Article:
elephant newborn


Elephant Baby: Grand Entrance

Welcome, little girl!

The stork arrived with a big bundle of joy at the San Diego Zoo Safari Park, delivering a female African elephant calf at 3:39 a.m. today! The 205-pound calf and her mother, Swazi, are on their feet and bonding. It appeared that Swazi’s water broke early Sunday morning. From previous experience, keepers knew that labor does not necessarily start immediately, so they continued 24-hour watch over the expecting mother. Signs of labor finally began nearly 48 hours and the calf was born shortly after and was on her feet within a few minutes.

The average gestation period for African elephants is 649 days or 22 months. A newborn calf averages 200 to 268 pounds. Our newest calf weighs 205 pounds. She is mother Swazi’s second offspring. Her first born, 2 1/2-year-old Macembe, was present at the time of his sister’s birth. Later that morning, “Mac” was separated from Swazi and his newborn sister to give mother and daughter a chance to bond and nurse. Mac stood close watch in an adjacent yard with two other young elephants to keep him company. All of the youngsters were very curious about the new addition. They gently reached their trunks out to touch and smell the calf.

Swazi and her calf will continue to bond in a separate yard from the rest of the herd while the newborn gets steady on her feet and learns to follow her mother closely. Mom is positioning herself as a good mom would to allow calf to nurse, and the youngster is now nursing!

The Safari Park is now home to 13 elephants: 4 adults and 9 youngsters. The adults were rescued in 2003 from the Kingdom of Swaziland, where they faced being culled. A lack of space and long periods of drought created unsuitable habitat for a large elephant population in the small southern African country. Swaziland’s Big Game Parks officials felt they had two options: kill this group of elephants or export them to a zoo willing to care for the pachyderms.

At the San Diego Zoo and the San Diego Zoo Safari Park, elephant studies are underway on nutrition, daily walking distance, growth and development and bioacoustic communication. In Africa, a San Diego Zoo Global scientist is studying human-elephant conflicts as well as habitat range and use. In 2004, the nonprofit organization committed to contributing $30,000 yearly to Swaziland’s Big Game Parks though 2014 to fund programs like anti-poaching patrols, improved infrastructure and the purchase of additional acreage for the Big Game Parks. In addition, San Diego Zoo Global supports other elephant conservation through donations to the International Elephant Foundation, an organization that funds elephant conservation projects around the world.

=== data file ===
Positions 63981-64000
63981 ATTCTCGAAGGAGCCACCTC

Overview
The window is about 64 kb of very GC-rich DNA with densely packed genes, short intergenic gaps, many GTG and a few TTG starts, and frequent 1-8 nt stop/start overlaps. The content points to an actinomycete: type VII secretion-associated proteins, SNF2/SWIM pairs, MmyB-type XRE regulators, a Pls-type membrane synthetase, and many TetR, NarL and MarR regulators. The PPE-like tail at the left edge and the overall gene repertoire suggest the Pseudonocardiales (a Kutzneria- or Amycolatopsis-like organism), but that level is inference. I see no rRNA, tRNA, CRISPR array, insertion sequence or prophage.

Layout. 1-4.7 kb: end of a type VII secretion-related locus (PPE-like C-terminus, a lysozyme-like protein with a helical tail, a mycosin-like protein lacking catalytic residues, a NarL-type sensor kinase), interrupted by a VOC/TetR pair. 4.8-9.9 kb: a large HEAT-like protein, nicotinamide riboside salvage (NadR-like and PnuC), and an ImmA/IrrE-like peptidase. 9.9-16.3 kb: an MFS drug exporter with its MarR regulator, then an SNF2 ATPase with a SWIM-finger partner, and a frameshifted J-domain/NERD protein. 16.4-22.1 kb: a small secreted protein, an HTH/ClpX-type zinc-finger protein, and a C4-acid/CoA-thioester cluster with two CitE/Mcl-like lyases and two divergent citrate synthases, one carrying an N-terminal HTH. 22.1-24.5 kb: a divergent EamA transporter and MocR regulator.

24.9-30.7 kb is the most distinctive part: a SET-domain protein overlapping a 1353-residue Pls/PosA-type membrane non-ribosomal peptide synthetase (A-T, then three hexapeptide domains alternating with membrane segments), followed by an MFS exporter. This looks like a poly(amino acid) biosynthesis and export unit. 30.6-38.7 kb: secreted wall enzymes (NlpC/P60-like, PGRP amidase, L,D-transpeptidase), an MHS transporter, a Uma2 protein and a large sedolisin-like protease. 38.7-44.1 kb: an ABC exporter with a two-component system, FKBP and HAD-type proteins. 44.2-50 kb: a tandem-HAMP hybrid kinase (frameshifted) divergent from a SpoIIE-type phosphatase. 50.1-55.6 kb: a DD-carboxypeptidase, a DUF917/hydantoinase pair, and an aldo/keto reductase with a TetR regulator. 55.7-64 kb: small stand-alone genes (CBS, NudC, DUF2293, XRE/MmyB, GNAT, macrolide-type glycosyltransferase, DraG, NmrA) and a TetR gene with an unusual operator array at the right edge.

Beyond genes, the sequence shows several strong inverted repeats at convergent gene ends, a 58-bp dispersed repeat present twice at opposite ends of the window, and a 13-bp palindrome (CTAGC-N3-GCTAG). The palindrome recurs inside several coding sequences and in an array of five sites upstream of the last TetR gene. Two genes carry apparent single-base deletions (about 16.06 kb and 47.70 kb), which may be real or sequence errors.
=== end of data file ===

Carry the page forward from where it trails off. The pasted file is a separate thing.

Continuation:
The family can be seen daily at the Safari Park’s elephant habitat or via Elephant Cam or Safari Park iPhone app.


Baby Elephant

Big sister, little brother, and Mom

Big sister, little brother, and Mom

Okay, I know I have said it before, but I have to say it again—I love this job! Not only do I get to tell everyone about the coolest new exhibit coming to the San Diego Zoo, but I also get to tell everyone about our newest baby! Of course, to do that I need to know as much as possible about the little guy and that means going to the San Diego Zoo’s Wild Animal Park!

That’s right, our male baby African elephant was born on March 13 at 3:15 in the morning. He is doing very well, and yes, he’s terribly cute. You can see him with mom Umngani and older sister Khosi.

While visiting, I was able to talk to some of the staff to find out how the little guy is doing. I found out that there is more going on than meets the eye. Sure, when we go to the Wild Animal Park to visit them, we see a very cute baby, a proud older sister, and a very gentle mother. You may even notice a small shelter for humans set up over a table with clipboard, watches, and paperwork. Amazingly enough, for a couple of weeks prior to the birth, the dedicated staff had been watching over the expectant mother 24 hours a day. Now, after the birth, 24-hour watches will continue for at least another 5 weeks!

The observations conducted by the animal care staff collect information on frequency of nursing, interaction with others, developmental behavior, and so much more. Also pertinent to their documentation is what they call “significant first occurrences.” These include the first time he tried to stand, the first time he actually did stand, the first time he tried to nurse, the first time he actually did nurse, and so on. It becomes an astoundingly massive pool of information that is added to similar documentation collected from previous births. All of those facts and figures are then compared with data that have been collected on baby elephants born in Africa to gauge the growth trajectories and health of the youngsters.

Whew! And to think you thought he was just a cute baby!

Now that you know about some of the “behind the scenes” work of our devoted staff of keepers and researchers, here are some fun facts about our new baby boy:

*He was born March 13, at 3:15 a.m. By the way, did you know that March 13 happens to be National Elephant Day in Thailand? It is! AND another fun fact, on March 13 of 1897, San Diego State University was founded!
*His birth weight was103 kilograms (about 226 pounds).
*He nurses regularly, and if you add up the total time of nursing that occurs in 24 hours it would be 2 hours!
*He continues to do very well, and he and the whole herd can already be seen out on exhibit in the main yard, so come by the San Diego Zoo’s Wild Animal Park and bring your camera!

Rick Schwartz is the San Diego Zoo’s Elephant Odyssey Ambassador.

Read Rick’s previous blog, Elephants: A Zoo Family.

View more photos of the baby elephant

Watch video of the baby’s first day